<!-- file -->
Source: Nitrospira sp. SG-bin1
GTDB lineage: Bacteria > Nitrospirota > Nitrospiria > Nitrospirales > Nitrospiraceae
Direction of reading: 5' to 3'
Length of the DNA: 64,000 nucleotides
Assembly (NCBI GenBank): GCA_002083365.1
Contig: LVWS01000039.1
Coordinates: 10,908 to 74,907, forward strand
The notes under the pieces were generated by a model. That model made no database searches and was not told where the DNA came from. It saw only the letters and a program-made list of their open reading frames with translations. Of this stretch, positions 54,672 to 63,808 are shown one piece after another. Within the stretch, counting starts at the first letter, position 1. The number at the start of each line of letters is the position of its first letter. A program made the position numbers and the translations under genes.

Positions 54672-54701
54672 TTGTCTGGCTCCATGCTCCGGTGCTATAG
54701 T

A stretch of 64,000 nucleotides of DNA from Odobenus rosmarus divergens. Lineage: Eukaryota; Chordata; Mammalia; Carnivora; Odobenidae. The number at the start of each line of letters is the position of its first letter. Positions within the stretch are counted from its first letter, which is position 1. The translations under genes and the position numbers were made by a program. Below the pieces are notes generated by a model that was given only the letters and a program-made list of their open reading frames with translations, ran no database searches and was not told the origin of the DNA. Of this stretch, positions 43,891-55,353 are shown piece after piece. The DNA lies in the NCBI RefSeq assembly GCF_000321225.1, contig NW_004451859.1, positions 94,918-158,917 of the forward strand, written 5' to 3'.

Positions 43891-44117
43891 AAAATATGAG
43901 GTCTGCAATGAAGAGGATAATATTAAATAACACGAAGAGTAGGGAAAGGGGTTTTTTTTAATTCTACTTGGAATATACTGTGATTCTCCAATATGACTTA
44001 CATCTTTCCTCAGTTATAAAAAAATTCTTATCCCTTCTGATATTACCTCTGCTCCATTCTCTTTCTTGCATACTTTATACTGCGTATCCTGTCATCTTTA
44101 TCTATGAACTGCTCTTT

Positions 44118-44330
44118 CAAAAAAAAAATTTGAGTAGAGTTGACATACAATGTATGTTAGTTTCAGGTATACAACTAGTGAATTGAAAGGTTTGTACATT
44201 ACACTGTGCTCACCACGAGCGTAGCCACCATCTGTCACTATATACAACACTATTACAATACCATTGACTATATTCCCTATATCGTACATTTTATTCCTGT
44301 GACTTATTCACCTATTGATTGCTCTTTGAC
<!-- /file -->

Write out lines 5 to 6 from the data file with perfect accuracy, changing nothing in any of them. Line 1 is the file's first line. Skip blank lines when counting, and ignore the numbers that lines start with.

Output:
Assembly (NCBI GenBank): GCA_002083365.1
Contig: LVWS01000039.1